This report from the Wallace Foundation provides an analysis of five cities (Boston, Chicago, Providence, New York City, and Washington D.C.) and their system-building efforts in their communities as a means of enhancing Out-of-School Time. It describes the methods of analysis the cities used, the cities' early planning processes, the use of information systems, and the progress each site made toward enhanced quality, access, and sustainability. The end of the report includes lessons other cities can take away from these case studies.
Hours of Opportunity Volume 3: Profiles of Five Cities Improving After-School Programs Through a Systems Approach (2010)
This report provides case study examples of each of the five cities mentioned above. It describes the context within which the OST programs operate in the city, including the state of OST prior to the Wallace initiative, the efforts during the initiative, and the challenges and enablers to OST work in each city.
AfterZones: Creating a Citywide System to Support and Sustain High-Quality After-School Programs (2009)
This report explains a study conducted by the Providence Afterschool Alliance on the level of effectiveness of their system-building strategy. It discusses the extent to which middle school youth were able to access and benefit from high-quality OST programs, and it examines the specific features and strategies programs used to retain middle school youth in programs and sustain high-quality AfterZones.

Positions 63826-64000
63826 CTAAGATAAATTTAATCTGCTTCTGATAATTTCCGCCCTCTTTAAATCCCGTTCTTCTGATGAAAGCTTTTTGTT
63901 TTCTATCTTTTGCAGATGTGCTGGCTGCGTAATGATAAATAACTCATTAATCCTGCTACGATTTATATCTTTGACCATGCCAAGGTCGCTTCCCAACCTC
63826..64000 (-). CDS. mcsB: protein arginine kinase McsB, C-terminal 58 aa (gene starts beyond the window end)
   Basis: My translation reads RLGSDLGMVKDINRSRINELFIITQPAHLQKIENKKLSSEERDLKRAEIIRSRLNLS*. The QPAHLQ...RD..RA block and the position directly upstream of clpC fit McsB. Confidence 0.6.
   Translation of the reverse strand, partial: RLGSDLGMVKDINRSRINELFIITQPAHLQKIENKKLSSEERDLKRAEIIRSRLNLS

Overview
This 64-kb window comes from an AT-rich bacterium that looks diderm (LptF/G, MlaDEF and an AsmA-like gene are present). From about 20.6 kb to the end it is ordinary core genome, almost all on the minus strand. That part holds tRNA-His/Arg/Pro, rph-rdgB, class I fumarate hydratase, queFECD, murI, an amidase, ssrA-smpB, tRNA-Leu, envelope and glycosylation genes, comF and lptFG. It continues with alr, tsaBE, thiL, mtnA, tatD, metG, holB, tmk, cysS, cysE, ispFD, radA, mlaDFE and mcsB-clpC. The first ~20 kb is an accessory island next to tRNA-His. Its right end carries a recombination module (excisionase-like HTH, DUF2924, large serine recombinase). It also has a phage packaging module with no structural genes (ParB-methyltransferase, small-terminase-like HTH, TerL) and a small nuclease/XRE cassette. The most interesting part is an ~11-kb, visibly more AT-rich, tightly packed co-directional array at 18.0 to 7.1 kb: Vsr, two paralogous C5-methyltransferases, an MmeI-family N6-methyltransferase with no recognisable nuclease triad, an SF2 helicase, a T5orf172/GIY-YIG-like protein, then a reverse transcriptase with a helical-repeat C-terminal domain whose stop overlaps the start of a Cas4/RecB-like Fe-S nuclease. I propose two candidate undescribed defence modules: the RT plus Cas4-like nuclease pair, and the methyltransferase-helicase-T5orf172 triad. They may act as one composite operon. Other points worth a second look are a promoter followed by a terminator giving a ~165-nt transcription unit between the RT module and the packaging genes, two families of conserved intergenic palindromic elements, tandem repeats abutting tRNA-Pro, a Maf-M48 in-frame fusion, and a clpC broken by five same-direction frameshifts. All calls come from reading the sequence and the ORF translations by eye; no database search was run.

Investments in Building Citywide Out-of-School-Time Systems: A Six-City Study (2009)
This report serves as a companion to a previous resource developed by Private/Public Ventures and The Finance Project: The Cost of Quality Out-of-School Time Programs (included in the quality section of this toolkit). It shares detailed information regarding both the average full cost and the average out-of-pocket expenditures of a broad range of OST programs. Also, it builds on these resources by establishing a systems-building framework for OST and explicitly discussing the system-level investments and strategies the case study cities used. The authors use their research to support suggestions that cities invest in a strong OST infrastructure by: providing community leadership and vision, improving program quality, expanding access to and participation in quality programs, and financing and sustaining quality programs.
Strengthening Partnerships and Building Public Will for Out-of-School Time Programs (2009)
This guide describes specific actions that municipal leaders can take in their communities and presents brief city profiles to illustrate how they have been used around the country. These strategies, when implemented effectively, build upon and reinforce each other in ways that can sustain momentum and lead to the development of a comprehensive Out-of-School Time system.
Afterschool Grows Up - How Four Large American Cities Approach Size and Scale in Afterschool Programs (2008)